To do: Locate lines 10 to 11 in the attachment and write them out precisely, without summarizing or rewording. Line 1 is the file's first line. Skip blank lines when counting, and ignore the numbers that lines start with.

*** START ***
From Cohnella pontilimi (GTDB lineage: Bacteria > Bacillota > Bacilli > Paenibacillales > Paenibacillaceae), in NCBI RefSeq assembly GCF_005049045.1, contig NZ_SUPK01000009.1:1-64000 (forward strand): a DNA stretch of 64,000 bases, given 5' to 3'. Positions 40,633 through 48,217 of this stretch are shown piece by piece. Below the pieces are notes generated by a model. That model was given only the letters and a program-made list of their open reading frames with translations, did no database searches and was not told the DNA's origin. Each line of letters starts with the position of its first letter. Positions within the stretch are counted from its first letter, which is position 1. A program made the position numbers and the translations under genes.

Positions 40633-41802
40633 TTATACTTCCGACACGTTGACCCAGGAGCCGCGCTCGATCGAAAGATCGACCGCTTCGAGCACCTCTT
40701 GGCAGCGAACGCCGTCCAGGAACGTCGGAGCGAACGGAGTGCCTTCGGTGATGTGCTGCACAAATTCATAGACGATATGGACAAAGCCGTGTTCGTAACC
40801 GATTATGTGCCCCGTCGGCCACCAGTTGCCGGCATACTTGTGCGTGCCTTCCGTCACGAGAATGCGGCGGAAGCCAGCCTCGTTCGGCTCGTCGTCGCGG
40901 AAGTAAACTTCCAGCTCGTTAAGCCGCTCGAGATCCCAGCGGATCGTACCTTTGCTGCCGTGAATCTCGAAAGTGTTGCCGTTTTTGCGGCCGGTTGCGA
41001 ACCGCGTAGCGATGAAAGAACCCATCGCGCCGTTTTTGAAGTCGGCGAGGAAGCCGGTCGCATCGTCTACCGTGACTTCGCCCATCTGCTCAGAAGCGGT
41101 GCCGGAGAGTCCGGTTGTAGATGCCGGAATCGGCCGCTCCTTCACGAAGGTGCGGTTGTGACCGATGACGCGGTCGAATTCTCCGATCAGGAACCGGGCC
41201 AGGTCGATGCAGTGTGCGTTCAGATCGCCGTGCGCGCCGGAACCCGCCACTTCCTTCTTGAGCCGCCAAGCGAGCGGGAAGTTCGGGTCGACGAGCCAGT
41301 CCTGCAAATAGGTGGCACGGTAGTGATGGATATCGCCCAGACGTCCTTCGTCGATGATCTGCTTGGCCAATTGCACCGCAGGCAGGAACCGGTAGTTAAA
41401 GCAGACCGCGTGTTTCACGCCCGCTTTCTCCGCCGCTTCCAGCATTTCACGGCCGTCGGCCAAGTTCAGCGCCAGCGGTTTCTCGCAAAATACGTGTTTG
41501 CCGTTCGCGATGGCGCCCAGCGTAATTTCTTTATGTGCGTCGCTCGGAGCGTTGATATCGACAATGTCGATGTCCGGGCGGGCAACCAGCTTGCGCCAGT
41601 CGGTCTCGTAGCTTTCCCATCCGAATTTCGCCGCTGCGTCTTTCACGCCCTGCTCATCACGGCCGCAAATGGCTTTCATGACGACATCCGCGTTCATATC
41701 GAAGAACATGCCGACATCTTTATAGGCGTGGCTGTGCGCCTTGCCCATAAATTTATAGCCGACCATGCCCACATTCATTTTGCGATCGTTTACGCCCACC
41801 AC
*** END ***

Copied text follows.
41301 CCTGCAAATAGGTGGCACGGTAGTGATGGATATCGCCCAGACGTCCTTCGTCGATGATCTGCTTGGCCAATTGCACCGCAGGCAGGAACCGGTAGTTAAA
41401 GCAGACCGCGTGTTTCACGCCCGCTTTCTCCGCCGCTTCCAGCATTTCACGGCCGTCGGCCAAGTTCAGCGCCAGCGGTTTCTCGCAAAATACGTGTTTG